The African American National Biography (AANB) is a joint project of the W. E. B. Du Bois Institute for African and African American Research at Harvard University and Oxford University Press. Edited by Professors Henry Louis Gates, Jr., and Evelyn Brooks Higginbotham, this landmark undertaking resulted in an eight-volume print edition containing over 4,000 individual biographies, indices, and supplementary matter. The AANB, published in February 2008, includes many entries by noted scholars, among them Sojourner Truth by Nell Irvin Painter; W. E. B. Du Bois by Thomas Holt; Rosa Parks by Darlene Clark Hine; Miles Davis by John Szwed; Muhammad Ali by Gerald Early; and President Barack Obama by Randall Kennedy. In 2008 the AANB was selected as a CHOICE Outstanding Academic Title, was named a Library Journal Best Reference work, and awarded Booklist Editors’ Choice – TOP OF THE LIST.
An expanded edition of the AANB continues online, with more than 1500 entries added since 2008. More than 750 of these can be found in a Revised Print Edition of the AANB, published by Oxford University Press in 2013. The Revised Edition includes significant updates and revisions of hundreds of entries, including that of Barack Obama, in recognition of his 2008 presidential campaign, election victory, and first term in office up to October, 2011. Additional entries range from First Lady Michelle Obama, written by award-winning historian Darlene Clark Hine, to several entries concerning the African American experience in Hartford, Connecticut. These were submitted by students of Theresa Vara- Dannen, a teacher at that city’s University High School of Science & Engineering. The enthusiasm of these students and the professionalism of their entries prompted the AANB, in conjunction with Oxford and the Gilder Lehrman Institute of American History, to launch a broader outreach program to solicit entries from more than 40 high schools in 2012 and 2013.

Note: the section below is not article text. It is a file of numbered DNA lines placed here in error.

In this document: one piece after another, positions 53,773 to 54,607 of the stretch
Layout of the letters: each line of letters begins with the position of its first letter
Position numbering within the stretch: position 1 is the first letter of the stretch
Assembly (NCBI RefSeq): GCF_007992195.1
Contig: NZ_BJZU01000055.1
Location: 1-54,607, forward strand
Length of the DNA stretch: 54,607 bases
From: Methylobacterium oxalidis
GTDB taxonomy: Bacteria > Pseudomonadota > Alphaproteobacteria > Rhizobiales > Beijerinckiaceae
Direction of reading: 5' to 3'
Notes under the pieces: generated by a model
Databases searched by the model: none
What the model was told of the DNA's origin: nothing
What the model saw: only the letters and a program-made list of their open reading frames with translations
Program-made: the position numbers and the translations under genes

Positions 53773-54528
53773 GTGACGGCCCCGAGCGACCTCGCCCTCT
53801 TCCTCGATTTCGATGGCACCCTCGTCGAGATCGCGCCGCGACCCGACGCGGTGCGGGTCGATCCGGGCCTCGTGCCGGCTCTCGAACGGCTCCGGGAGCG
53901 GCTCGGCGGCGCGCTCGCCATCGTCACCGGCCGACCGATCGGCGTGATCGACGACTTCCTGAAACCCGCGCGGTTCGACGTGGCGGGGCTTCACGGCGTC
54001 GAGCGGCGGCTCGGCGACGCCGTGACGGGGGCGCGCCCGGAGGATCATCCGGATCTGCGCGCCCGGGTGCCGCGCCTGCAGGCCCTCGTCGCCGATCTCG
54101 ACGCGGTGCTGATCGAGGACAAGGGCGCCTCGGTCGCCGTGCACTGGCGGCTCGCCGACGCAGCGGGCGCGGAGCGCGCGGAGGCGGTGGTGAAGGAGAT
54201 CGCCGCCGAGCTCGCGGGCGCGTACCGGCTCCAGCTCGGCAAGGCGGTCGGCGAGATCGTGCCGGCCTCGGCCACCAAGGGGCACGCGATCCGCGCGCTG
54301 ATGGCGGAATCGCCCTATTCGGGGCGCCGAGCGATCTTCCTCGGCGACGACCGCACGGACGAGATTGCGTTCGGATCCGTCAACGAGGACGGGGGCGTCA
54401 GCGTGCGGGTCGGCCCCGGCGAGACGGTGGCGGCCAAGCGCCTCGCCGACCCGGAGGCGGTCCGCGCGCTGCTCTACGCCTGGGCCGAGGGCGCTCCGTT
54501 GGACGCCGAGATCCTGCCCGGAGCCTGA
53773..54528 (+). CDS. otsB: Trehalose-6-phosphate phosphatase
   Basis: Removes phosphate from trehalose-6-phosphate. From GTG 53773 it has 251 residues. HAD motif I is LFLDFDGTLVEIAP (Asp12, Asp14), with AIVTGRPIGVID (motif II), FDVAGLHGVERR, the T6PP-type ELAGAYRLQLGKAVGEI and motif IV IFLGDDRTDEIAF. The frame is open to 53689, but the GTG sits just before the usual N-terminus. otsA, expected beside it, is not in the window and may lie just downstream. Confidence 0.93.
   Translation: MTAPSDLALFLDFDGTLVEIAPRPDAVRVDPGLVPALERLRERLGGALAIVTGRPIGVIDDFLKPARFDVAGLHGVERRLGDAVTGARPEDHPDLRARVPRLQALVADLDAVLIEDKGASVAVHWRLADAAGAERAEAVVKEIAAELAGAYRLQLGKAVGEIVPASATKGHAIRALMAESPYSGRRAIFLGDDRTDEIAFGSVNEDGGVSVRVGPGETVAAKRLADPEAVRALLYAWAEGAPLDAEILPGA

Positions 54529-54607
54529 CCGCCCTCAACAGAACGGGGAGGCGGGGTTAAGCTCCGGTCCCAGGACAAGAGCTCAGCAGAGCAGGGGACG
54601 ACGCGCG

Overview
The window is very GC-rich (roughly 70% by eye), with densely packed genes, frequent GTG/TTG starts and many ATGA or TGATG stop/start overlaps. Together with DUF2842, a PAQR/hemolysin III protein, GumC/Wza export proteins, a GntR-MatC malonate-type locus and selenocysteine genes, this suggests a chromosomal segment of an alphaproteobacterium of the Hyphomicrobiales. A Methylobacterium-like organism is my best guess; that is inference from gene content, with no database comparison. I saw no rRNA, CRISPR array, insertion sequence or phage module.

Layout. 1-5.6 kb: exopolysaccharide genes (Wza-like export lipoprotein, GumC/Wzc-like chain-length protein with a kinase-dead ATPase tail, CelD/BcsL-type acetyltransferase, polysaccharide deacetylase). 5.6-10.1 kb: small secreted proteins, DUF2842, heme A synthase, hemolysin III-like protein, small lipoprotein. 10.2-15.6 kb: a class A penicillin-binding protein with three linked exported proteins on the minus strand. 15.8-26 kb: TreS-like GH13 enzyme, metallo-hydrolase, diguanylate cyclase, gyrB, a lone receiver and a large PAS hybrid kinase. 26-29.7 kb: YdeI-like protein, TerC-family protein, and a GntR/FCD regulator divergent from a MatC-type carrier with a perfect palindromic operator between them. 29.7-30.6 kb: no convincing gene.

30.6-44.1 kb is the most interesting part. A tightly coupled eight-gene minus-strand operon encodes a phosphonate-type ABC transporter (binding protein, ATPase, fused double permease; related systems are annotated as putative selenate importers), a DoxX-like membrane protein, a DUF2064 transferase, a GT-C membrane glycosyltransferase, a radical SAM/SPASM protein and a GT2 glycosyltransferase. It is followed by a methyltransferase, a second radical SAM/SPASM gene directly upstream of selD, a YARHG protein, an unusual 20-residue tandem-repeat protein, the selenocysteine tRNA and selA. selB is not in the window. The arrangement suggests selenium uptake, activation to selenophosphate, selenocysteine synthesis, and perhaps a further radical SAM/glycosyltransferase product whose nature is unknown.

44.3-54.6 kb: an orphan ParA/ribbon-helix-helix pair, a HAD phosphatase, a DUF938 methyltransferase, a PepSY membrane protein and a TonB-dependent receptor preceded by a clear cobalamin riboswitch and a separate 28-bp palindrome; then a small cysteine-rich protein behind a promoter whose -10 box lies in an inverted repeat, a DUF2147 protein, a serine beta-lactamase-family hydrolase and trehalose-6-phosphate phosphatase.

The expanded AANB has also allowed us to capture some of the less well-known, but fascinating individuals in African American history. Also included in the revised edition are the classics scholars Wiley Lane and Daniel Barclay Williams; Alberta Virginia Scott, the first black graduate of Radcliffe College; and Virginia Randolph, a pioneer of industrial and vocational education in the Progressive Era South. Among the more unusual biographies included here is that of Barney Hill, a post office worker who gained notoriety by claiming to have been abducted by extraterrestrial aliens in the 1960s, while another postal worker, Homer Smith, is one of several entries on African Americans who migrated from the United States to seek a better life in the Soviet Union in the 1930s. (Smith would help modernize the Soviet postal system). Finally, the Revised Edition includes entries on all 87 African American recipients of the nation’s highest award for military valor, the Medal of Honor.